Sheoak is the common name for the genus of Casuarina trees. These trees are supposedly so named because early English settlers decided that the Casuarina wood was very similar to oak, but weaker. Sheoak is most often used for fuel but is also sometimes used to make furniture. Many species are native to Australia and Asia, but they can be found in Europe and America as well. These trees are favorites to plant in Australia because they attract many species of native birds.
Evergreen, sheoaks closely resemble pine trees. Their foliage consists of extremely fine, textured branchlets similar to pine needles. When these branchlets are examined under a microscope, they have what appear to be little teeth. These teeth are actually the leaves of the tree, and the number of teeth on a branchlet indicates the species of sheoak. Further resembling pine trees, sheoaks also have seed cones similar to pine cones.
Sheoaks can survive in a variety of soils. In fact, the roots of the sheoak produce natural fertilizer by putting nitrogen from the air into the soil. Fallen branchlets located under the tree provide a natural mulch as well.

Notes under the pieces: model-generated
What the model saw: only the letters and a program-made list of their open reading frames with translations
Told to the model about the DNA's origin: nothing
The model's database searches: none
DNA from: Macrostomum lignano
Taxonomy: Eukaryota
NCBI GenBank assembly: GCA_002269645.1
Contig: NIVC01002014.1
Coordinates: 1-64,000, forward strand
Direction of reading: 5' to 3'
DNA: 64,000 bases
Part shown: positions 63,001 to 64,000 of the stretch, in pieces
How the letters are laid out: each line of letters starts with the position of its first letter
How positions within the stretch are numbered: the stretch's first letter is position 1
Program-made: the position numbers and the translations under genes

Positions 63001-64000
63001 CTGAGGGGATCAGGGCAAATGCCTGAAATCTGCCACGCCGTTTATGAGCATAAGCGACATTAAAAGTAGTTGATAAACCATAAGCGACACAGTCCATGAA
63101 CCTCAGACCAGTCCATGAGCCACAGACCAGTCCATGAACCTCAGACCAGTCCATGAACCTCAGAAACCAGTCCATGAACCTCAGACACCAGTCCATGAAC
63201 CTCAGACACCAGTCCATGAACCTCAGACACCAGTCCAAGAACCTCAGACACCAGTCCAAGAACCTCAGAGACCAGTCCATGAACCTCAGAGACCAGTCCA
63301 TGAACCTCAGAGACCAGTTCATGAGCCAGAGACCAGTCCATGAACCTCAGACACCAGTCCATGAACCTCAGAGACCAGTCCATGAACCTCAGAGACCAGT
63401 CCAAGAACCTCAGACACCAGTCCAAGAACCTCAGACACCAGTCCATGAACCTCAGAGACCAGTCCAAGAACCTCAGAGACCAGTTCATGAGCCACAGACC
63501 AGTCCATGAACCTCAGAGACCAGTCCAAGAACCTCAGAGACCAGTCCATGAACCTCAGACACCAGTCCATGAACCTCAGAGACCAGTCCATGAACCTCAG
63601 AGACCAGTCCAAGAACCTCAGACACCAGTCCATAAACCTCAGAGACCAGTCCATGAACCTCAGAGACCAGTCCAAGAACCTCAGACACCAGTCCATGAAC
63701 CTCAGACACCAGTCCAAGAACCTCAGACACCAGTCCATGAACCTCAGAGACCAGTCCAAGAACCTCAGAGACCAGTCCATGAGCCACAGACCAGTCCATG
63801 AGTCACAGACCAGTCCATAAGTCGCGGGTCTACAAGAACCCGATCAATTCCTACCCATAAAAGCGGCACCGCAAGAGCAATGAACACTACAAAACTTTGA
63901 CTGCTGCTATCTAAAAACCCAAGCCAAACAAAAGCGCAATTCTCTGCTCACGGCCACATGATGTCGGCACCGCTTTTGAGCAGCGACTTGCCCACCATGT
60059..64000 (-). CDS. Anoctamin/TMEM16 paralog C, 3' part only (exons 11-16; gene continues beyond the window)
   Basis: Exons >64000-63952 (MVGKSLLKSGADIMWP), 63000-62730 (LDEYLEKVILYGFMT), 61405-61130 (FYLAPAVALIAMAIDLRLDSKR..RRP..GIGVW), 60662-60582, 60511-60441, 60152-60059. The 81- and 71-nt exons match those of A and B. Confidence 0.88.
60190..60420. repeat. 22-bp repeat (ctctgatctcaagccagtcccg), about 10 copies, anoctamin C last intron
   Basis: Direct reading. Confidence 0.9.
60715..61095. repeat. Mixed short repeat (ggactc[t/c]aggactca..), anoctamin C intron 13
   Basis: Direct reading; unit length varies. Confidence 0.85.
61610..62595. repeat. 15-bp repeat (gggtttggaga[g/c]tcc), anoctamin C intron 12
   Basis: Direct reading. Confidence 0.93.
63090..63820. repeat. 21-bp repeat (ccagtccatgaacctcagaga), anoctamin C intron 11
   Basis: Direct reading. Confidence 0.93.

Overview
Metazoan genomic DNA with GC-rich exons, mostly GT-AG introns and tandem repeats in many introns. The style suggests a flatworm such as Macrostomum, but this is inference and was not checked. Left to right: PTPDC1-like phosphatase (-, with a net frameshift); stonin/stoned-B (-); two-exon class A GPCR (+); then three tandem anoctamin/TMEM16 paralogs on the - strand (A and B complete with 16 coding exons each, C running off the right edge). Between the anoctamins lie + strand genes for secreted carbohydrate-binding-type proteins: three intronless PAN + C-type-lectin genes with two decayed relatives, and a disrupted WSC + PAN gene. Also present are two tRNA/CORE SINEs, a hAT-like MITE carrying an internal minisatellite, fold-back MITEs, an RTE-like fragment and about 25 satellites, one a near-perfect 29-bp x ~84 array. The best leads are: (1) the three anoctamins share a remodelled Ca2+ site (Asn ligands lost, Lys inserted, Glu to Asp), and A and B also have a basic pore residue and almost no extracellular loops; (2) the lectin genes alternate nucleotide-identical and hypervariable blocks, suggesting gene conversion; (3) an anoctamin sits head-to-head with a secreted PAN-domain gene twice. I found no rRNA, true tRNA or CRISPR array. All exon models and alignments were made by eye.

Additionally, sheoaks do well in drier climates because they lose very little water. In most plants, the stomates in the leaves cause a lot of water loss. Stomates are small structures normally located on the surface of leaves which open and close to let oxygen in and carbon dioxide out during photosynthesis. When the stomates are open, water escapes as well. In the sheoak, the stomates are located in ridges deeper in the branchlets, so water loss is minimal.
Casuarina equisetifolia, beach sheoak, and Casuarina glauca, gray sheoak, are both native to Australia and parts of Asia, but are some of the most widely distributed Casuarina species. With a straight trunk, which can lack branches up to 33 feet (10 m) from the ground, and grayish brown bark, equisetifolia is the most widely distributed species of sheoak, found in many countries worldwide. Glauca is the most salt tolerant of all the species and is also found in the United States, Israel, Egypt, India, and Africa. This species grows 33-49 feet (10-15 m) tall.
Sheoaks are used primarily for windbreaks and shelter belts in the US, partly because they initially grow very rapidly. The seedlings are often grazed on by cattle, and sheoak wood is ideal for use as fuel because it burns slowly and produces little smoke and minimal ash. In Florida and Hawaii, where most sheoak is found, wild trees are often considered pest plants.